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Songs for the New Depression Paperback – October 25, 2011


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Product Details

  • Paperback: 270 pages
  • Publisher: Circumspect Press (October 25, 2011)
  • Language: English
  • ISBN-10: 0983983704
  • ISBN-13: 978-0983983705
  • Product Dimensions: 9 x 6 x 0.6 inches
  • Shipping Weight: 14.4 ounces (View shipping rates and policies)
  • Average Customer Review: 4.6 out of 5 stars  See all reviews (37 customer reviews)
  • Amazon Best Sellers Rank: #1,541,059 in Books (See Top 100 in Books)

Editorial Reviews

Review

"Kergan Edwards-Stout has crafted a work of fiction reminiscent of some classic tales in Songs for the New Depression.  Even better, Edwards-Stout's debut boasts the kind of dark humor that made Augusten Burroughs a household name." - Advocate.com

"Kergan Edwards-Stout infuses reality and hopefulness into a bittersweet story about compassion and personal growth. A distinctively entertaining novel written with moxie and bolstered by pitch-perfect perspectives." Kirkus Reviews

"Songs for the New Depression is a thoughtful read that should speak to many readers." - Midwest Book Review

"Simply stunning!" Dana Miller, Frontiers Magazine/Los Angeles

"Many tout this book as an important piece of fiction that should be read by all because of it's portrayal of AIDS. I'll give them that. I would add that it's not only an important piece of fiction because of the message, but it's a great piece of fiction writing regardless of the message." LGBT Book Review Blog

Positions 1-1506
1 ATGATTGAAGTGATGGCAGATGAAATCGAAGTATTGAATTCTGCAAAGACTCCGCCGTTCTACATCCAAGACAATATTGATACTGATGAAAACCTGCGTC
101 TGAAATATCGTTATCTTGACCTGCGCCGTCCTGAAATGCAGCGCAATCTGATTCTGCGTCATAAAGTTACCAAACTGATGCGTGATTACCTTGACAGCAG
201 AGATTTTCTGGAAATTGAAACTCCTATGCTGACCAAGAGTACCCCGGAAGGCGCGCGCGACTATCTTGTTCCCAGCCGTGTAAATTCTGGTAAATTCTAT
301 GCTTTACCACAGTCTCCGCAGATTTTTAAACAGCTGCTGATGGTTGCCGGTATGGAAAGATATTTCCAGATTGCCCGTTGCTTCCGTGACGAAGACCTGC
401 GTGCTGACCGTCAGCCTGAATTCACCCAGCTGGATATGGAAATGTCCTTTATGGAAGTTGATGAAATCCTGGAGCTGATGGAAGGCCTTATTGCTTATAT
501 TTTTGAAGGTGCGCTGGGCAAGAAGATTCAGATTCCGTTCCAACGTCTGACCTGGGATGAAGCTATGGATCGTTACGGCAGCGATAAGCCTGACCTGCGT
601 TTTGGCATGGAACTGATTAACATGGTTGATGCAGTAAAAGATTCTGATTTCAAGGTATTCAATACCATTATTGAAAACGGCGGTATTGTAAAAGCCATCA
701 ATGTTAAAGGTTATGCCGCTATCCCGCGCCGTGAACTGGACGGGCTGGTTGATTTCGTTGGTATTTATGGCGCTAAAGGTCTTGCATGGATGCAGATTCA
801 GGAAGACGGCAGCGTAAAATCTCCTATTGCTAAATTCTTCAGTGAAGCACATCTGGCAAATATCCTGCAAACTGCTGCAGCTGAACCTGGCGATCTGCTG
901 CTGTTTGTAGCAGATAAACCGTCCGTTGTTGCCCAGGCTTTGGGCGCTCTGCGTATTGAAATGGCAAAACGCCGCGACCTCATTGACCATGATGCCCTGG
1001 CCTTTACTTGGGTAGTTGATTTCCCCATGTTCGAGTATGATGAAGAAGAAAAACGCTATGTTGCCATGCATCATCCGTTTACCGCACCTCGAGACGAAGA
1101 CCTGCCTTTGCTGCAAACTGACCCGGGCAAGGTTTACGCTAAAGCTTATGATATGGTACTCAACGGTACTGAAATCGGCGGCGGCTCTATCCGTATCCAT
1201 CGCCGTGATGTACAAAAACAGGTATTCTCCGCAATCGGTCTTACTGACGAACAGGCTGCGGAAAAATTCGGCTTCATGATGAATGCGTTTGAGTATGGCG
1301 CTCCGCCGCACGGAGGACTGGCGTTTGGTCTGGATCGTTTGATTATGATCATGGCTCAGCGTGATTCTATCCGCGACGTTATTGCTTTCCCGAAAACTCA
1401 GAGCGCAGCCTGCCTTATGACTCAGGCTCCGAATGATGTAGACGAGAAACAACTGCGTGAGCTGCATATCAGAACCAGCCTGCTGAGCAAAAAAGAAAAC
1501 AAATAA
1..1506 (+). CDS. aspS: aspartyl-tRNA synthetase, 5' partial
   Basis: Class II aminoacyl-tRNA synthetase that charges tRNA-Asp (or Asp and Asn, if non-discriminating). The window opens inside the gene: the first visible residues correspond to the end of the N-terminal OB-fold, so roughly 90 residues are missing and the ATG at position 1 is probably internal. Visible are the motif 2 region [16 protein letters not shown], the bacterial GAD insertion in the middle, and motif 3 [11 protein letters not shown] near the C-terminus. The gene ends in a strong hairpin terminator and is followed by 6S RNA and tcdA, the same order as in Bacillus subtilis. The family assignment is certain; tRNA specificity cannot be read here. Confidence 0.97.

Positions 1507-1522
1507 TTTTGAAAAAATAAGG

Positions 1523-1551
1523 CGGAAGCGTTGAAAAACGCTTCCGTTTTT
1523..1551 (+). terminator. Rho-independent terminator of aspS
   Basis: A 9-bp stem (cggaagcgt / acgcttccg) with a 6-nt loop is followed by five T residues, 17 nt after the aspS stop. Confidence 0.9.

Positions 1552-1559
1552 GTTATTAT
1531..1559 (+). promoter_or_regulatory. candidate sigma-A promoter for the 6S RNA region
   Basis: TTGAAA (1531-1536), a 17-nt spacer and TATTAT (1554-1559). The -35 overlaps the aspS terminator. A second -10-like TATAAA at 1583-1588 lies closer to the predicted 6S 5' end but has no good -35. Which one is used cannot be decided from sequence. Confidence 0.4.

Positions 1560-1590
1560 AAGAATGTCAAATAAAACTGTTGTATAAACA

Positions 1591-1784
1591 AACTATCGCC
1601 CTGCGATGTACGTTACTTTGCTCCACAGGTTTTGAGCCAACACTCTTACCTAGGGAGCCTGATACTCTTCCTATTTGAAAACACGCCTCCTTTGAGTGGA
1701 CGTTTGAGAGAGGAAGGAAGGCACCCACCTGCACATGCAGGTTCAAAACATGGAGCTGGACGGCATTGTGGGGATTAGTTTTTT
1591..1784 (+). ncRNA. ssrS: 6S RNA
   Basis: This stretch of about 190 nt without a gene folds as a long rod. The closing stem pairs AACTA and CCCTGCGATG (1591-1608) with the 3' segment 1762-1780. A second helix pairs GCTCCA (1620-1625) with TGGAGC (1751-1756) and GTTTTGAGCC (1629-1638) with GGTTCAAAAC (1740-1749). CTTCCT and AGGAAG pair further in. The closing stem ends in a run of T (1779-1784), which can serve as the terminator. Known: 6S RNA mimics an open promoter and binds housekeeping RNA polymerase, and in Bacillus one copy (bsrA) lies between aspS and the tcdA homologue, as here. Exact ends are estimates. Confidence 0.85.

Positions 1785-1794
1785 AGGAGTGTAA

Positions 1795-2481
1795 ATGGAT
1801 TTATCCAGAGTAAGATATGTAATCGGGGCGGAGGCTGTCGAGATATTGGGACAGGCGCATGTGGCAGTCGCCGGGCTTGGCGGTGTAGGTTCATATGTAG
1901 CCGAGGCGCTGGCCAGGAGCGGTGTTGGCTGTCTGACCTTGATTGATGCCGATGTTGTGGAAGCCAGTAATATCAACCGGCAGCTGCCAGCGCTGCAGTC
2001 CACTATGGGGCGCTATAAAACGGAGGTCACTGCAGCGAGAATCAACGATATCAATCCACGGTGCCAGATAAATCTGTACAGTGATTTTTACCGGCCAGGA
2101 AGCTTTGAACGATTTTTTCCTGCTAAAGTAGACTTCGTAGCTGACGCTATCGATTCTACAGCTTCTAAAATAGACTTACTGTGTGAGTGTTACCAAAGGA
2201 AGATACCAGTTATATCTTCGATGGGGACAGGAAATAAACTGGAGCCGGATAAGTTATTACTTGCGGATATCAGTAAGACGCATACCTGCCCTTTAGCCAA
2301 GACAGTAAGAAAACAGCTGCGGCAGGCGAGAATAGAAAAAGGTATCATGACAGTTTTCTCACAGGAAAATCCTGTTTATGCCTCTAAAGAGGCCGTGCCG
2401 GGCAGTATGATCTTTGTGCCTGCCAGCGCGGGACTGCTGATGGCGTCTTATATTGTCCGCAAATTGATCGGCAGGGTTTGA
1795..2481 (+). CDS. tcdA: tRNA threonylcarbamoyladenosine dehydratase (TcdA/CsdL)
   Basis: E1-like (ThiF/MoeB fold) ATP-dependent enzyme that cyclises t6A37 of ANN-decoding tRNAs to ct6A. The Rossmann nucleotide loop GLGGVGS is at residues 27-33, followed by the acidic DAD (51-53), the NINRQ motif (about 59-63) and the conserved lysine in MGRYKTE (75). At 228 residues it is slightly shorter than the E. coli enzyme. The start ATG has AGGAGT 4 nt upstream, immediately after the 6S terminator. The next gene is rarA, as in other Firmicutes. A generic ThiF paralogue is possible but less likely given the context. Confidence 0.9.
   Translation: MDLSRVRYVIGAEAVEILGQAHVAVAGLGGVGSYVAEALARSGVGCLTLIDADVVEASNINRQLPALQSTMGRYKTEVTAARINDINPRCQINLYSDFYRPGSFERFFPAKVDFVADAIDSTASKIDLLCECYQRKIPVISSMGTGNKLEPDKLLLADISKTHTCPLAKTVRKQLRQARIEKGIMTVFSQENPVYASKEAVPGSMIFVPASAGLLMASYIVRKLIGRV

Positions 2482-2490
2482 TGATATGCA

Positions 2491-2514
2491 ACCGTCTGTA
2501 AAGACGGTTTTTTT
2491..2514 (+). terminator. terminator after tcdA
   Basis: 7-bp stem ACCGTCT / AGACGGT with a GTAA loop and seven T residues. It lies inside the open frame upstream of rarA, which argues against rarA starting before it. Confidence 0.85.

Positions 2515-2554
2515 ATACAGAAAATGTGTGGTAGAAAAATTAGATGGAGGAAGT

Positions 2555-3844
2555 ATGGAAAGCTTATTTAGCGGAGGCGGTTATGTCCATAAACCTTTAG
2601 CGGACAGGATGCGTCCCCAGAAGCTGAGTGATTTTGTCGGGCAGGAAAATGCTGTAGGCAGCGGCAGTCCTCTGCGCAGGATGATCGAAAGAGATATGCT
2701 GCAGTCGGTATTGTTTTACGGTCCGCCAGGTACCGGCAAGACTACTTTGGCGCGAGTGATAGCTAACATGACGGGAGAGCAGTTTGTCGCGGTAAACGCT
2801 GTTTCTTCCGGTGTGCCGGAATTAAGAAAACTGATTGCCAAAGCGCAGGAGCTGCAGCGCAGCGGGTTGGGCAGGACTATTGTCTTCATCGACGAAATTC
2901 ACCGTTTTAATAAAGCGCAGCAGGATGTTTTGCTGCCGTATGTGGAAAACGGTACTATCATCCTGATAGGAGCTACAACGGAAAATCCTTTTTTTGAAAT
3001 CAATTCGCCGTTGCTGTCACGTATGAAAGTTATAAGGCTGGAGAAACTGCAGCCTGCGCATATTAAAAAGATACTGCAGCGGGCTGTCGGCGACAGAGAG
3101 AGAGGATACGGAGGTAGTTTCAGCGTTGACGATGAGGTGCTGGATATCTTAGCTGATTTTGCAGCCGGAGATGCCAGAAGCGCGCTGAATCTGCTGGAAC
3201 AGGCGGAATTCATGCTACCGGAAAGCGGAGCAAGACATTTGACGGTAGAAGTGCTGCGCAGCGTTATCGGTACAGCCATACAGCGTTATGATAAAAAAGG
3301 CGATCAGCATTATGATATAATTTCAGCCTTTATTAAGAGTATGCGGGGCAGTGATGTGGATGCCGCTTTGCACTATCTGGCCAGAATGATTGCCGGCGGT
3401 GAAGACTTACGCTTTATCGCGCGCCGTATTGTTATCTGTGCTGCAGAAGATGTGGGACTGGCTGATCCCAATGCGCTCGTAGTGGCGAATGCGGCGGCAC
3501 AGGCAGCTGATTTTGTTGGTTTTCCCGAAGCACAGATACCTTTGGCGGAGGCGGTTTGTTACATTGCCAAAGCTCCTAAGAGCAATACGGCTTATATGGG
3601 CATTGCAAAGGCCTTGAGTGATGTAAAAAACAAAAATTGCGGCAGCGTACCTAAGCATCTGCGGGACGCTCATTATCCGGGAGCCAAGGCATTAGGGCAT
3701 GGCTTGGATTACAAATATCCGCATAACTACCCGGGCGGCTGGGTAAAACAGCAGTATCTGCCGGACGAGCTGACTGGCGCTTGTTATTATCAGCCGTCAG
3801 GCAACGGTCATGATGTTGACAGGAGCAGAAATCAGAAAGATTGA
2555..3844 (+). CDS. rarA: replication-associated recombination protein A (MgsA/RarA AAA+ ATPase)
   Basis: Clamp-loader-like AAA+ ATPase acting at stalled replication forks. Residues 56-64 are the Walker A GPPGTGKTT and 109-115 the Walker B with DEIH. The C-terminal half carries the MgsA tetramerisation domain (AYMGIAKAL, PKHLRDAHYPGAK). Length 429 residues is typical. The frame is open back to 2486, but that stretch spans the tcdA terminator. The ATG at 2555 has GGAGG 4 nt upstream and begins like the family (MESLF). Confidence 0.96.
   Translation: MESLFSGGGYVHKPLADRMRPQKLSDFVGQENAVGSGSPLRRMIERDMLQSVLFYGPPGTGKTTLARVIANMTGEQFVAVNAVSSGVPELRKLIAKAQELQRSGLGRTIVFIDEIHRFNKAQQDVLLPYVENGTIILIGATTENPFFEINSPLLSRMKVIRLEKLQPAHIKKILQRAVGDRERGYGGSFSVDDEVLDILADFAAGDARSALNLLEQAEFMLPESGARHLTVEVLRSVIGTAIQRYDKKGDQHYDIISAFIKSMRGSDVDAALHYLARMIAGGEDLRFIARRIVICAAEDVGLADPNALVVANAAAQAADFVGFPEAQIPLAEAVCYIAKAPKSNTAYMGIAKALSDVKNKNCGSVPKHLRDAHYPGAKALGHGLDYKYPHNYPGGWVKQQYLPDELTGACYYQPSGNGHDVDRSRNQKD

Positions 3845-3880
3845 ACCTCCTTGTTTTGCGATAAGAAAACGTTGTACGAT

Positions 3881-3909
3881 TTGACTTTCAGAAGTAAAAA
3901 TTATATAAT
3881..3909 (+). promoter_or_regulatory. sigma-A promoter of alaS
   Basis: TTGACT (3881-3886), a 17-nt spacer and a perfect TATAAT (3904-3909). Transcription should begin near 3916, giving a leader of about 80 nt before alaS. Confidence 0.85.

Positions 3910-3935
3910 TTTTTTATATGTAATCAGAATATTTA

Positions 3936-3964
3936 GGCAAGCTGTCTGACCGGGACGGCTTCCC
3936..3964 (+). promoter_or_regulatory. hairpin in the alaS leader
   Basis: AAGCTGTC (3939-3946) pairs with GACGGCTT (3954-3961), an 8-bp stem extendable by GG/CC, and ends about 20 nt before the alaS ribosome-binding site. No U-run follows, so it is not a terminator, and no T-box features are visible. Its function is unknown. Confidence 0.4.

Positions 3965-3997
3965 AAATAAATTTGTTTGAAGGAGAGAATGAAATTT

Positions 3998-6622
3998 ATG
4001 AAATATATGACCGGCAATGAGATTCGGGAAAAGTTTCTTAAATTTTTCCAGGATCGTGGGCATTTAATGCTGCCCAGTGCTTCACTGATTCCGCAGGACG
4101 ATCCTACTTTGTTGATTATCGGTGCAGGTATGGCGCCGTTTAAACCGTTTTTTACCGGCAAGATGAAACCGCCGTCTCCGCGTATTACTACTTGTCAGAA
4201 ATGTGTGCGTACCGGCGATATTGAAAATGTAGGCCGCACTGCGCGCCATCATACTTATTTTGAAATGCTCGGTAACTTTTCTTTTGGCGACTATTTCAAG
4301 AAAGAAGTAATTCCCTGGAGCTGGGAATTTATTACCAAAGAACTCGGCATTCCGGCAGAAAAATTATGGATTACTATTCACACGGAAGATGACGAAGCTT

From the Author

I hope you enjoy my novel, Songs for the New Depression.  It is loosely inspired by my partner Shane Sawick, who died in 1995. While entirely fictional, the lead character of Gabriel shares certain sensibilities with Shane, and is my way of honoring him and all lost to AIDS, far too soon.

More About the Author

Kergan Edwards-Stout is an award-winning author, whose debut novel, Songs for the New Depression, won the 2012 Next Generation Indie Book Award in the LGBTQ category, was shortlisted for the Independent Literary Awards, and placed on four "Best Books of 2012" lists. His work has appeared in a number of publications, including Huffington Post, Bilerico Project, LGBTQ Nation, and American Short Fiction. He has been honored by the Human Rights Campaign as a "2011 Father of the Year", and blogs regularly at http://kerganedwards-stout.com. His new holiday short story collection, Gifts Not Yet Given, was released in 2013. Currently, he is at work on a memoir, Never Turn Your Back on the Tide.

Customer Reviews

The story line is interesting, told in reverse order, with surprises up to the end.
ChapmanRev
Kergan Edwards-Stout's first novel, "Songs for the New Depression" is the kind of book we need more of in the world of modern gay literature.
Ulysses Dietz
Author Kergan Edwards-Stout has crafted a story that is beautiful, tragic, and consuming.
Carey Parrish

Most Helpful Customer Reviews

11 of 12 people found the following review helpful By Ulysses Dietz on January 3, 2012